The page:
Prostate cancer that has spread to other parts of the body may be treated with chemotherapy. Cancers that don't respond to hormone treatment may potentially be treated with chemotherapy.


Immunotherapy fights cancer by activating your immune system. Because cancer cells create proteins that assist them conceal themselves from immune system cells, your body's immune system, which fights disease, may not attack your cancer. Immunotherapy works by obstructing that procedure.

Immunotherapy for prostate cancer can include:

creating cancer-fighting cells in your body. The Sipuleucel-T (Provenge) treatment genetically modifies a portion of your own immune cells in a lab to combat prostate cancer before injecting the modified cells back into your body through a vein. For treating advanced prostate cancer that does not respond to hormone therapy, this is an alternative.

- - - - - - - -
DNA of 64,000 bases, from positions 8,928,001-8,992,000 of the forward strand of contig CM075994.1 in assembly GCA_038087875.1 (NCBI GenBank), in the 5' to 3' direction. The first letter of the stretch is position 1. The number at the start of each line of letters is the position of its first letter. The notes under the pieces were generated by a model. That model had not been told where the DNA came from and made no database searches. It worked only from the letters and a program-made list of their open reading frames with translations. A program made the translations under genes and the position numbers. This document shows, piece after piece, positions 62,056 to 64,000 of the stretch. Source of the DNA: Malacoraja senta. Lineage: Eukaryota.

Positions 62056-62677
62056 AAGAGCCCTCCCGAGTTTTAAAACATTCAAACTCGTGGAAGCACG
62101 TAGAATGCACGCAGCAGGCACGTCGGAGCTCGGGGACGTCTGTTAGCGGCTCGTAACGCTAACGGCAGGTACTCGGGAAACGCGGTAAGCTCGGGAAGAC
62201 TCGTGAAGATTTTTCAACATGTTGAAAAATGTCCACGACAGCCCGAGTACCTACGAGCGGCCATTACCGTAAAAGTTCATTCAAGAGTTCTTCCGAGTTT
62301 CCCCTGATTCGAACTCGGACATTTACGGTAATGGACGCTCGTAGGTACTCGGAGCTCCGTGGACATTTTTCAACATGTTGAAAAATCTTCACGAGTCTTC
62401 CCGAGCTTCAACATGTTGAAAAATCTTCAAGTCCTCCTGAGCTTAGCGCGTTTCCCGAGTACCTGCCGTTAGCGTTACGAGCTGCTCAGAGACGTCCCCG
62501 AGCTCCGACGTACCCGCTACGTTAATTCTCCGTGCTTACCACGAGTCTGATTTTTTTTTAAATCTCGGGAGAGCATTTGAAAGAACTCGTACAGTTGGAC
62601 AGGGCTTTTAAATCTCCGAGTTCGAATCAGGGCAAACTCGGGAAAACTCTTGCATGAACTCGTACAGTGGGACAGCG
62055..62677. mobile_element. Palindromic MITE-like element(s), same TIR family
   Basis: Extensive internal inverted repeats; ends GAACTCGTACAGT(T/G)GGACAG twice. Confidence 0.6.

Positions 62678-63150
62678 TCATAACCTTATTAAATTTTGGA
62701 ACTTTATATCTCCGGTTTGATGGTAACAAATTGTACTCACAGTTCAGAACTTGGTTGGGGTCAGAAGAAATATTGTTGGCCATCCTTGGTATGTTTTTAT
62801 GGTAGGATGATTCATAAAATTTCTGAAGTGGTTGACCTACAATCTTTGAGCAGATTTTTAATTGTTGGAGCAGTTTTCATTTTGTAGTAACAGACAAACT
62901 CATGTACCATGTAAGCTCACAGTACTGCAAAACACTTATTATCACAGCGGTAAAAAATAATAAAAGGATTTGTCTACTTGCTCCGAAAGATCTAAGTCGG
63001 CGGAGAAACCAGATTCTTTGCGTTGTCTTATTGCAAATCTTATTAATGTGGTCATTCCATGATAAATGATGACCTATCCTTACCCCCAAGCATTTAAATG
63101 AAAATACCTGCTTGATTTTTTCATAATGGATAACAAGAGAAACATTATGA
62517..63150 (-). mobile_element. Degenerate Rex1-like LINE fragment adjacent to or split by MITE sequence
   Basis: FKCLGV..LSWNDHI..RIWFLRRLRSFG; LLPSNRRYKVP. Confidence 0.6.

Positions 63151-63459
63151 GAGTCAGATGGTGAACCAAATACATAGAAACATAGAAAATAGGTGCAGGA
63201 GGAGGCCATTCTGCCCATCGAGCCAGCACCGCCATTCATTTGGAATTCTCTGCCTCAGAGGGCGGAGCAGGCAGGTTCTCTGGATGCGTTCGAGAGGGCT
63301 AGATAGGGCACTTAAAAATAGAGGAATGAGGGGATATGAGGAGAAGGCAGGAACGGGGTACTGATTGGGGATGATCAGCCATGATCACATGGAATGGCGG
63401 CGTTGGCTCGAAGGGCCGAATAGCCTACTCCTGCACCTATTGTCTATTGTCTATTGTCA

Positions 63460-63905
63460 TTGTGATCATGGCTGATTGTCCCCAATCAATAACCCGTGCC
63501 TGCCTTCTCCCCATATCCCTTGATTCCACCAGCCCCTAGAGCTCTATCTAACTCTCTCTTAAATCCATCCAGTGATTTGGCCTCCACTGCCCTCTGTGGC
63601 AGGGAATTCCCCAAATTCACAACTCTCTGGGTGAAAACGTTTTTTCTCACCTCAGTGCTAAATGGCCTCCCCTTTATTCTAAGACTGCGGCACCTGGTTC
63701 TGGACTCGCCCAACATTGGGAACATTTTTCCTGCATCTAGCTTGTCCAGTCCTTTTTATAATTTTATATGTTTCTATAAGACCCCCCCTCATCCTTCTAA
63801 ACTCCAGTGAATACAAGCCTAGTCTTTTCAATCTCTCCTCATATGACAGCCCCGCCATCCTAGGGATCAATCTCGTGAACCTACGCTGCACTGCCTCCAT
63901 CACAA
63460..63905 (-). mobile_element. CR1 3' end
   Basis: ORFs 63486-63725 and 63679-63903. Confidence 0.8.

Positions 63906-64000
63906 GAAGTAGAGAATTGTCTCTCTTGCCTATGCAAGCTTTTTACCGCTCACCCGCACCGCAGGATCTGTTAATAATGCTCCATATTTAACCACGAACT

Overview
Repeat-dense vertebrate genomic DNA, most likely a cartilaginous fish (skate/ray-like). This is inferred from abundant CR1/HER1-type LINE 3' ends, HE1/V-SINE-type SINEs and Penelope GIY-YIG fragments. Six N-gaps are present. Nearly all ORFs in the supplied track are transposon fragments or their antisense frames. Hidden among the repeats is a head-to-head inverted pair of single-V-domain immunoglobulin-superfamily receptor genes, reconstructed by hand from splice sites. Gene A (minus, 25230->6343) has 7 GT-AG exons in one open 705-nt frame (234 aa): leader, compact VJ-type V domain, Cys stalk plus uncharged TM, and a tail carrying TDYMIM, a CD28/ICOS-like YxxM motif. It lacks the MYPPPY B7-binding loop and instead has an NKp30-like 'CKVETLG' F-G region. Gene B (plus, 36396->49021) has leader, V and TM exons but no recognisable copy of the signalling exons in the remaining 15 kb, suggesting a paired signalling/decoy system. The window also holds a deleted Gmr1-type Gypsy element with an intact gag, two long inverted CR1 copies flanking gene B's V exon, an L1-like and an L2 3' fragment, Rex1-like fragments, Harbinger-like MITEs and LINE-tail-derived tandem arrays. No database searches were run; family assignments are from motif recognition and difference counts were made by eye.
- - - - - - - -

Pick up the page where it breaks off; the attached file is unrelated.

assisting the immune system's detection of cancerous cells. Advanced prostate tumors that no longer respond to hormone therapy can be treated with immunotherapy medicines, which aid immune system cells in recognizing and attacking cancer cells.

Targeted Drug therapy

Specifically identified aberrations in cancer cells are the focus of targeted pharmacological therapies. Targeted medication therapies can kill cancer cells by stopping these anomalies.

If hormone therapy fails to cure advanced or recurrent prostate cancer, targeted therapy medications may be suggested.

Certain genetic alterations in cancer cells are only present in patients who can benefit from targeted therapy. In a lab, your cancer cells may be examined to see if these medications could be beneficial.